Aerospace is a complex industry and it takes time, even for well-established companies, to accumulate knowledge and know-hows to build reliable commercial aircraft, Bernard Charles, vice chairman and CEO of Dassault Systemes, said Thursday.
"I think it will take China one or two generations of airplanes to have a truly worldwide competitive product but it's a logical evolution, provided the market size of the country," he told CNBC's Martin Soong at the Boao Forum in China.
Dassault Systemes sells software to plane makers that help them digitalize their businesses. The idea is that by embracing more technology into daily operations, those manufacturers can bring down the cost of the jets, use resources more efficiently and ramp up production to meet demand.
At the moment, U.S.-based Boeing and European plane maker Airbus dominate the aircraft manufacturing space along with a number of comparatively smaller players like Brazil's Embraer and Canada's Bombardier.
For its part, Beijing is planning to get in on the action with the state-owned Commercial Aircraft Corporation of China (Comac) that's based in Shanghai. That could potentially reduce the country's dependence on the likes of Boeing and Airbus.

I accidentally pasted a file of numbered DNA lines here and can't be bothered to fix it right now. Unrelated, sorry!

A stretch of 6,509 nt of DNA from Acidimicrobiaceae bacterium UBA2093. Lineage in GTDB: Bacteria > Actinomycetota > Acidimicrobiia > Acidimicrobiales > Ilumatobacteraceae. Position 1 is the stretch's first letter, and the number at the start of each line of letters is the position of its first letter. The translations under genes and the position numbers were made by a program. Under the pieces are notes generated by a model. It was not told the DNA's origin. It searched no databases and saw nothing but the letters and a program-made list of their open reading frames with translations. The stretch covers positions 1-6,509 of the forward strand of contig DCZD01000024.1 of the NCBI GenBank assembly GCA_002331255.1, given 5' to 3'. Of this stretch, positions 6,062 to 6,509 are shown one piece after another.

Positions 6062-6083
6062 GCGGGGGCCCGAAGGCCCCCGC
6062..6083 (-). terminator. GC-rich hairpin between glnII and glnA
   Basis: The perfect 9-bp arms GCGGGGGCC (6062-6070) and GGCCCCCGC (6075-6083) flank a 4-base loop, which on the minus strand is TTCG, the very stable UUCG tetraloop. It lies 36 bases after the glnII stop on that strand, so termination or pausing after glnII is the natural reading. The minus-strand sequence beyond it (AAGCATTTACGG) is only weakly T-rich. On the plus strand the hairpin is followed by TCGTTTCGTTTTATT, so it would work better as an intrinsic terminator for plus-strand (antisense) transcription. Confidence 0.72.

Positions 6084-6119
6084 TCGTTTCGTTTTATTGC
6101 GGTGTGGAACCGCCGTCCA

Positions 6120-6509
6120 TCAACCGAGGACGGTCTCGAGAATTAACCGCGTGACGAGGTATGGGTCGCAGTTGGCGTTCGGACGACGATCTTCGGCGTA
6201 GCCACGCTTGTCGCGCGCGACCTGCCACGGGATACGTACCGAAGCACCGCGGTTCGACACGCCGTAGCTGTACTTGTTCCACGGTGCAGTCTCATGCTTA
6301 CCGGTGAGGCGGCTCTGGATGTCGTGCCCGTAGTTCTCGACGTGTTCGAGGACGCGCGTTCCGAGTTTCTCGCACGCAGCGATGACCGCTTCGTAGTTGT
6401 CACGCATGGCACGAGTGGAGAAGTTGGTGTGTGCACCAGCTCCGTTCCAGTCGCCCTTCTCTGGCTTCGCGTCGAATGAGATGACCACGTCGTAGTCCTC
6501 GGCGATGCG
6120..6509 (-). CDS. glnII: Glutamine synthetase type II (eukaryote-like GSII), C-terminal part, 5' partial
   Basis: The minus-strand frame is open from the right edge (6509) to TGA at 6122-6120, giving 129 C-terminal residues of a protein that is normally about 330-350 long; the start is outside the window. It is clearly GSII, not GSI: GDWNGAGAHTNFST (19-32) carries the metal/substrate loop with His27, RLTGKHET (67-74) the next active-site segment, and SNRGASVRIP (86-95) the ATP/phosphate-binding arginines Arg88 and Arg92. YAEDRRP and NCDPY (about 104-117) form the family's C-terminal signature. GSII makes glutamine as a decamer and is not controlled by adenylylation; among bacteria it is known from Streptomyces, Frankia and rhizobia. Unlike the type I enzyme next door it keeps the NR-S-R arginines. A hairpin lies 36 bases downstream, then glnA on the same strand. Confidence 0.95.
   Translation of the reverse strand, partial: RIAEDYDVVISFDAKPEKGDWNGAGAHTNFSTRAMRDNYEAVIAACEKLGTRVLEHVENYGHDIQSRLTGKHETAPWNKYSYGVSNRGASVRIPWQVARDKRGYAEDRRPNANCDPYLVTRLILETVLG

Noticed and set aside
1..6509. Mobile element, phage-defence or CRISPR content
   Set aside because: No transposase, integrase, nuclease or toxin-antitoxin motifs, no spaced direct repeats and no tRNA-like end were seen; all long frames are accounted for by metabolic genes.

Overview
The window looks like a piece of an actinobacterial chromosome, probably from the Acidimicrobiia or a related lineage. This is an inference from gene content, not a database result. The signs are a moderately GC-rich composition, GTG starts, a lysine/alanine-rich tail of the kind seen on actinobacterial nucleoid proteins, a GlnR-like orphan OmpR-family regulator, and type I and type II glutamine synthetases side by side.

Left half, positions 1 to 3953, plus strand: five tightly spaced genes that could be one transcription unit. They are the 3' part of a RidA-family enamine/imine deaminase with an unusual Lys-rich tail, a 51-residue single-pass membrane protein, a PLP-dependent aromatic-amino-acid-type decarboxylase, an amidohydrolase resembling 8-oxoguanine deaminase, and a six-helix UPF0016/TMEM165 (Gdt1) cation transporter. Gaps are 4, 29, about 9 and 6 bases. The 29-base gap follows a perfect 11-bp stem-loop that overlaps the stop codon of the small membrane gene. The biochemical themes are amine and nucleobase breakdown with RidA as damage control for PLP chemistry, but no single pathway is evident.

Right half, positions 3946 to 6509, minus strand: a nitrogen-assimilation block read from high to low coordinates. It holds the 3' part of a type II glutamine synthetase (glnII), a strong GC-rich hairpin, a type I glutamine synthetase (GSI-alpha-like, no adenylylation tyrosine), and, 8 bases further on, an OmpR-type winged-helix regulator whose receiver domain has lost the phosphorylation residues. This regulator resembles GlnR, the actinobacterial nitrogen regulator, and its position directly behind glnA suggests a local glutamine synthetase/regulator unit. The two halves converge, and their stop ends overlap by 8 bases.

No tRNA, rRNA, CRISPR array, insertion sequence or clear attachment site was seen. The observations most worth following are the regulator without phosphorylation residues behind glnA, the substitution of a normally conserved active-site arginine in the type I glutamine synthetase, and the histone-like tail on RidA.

Currently, Comac has two narrow-body jets, the ARJ21 and C919, and one wide-body plane, the C929, in various stages of production and development.
In 2015, the company said it had delivered its first ARJ21 jet to a domestic low-cost carrier. The first C919 jet is expected to be delivered by 2021 and is currently undergoing flight tests.
Comac uses Dassault Systemes' products at its major research centers.
"The team from the 919 selected our design software," Charles said, referring to the people working on the Comac C919 aircraft. "It shows that this kind of highly sophisticated industry, it's not only a question of toolset or buying digital infrastructure. It's also about organization, it's also about knowledge or know-how."
Boeing is currently facing global scrutiny after two fatal crashes involving its 737 Max planes operated by airlines in Indonesia and Ethiopia, which killed more than 300 people on board. The plane has been grounded since mid-March and Boeing is working to fix those issues.
Charles, for his part, said he trusts the issue will be resolved in time.
"If you remember the (Airbus A) 320 at the beginning of its life had also some challenges and they solved it," he said, adding, "It is happening to all companies in this sector — very complex programs, very complex objects and the ramp up is always a challenge."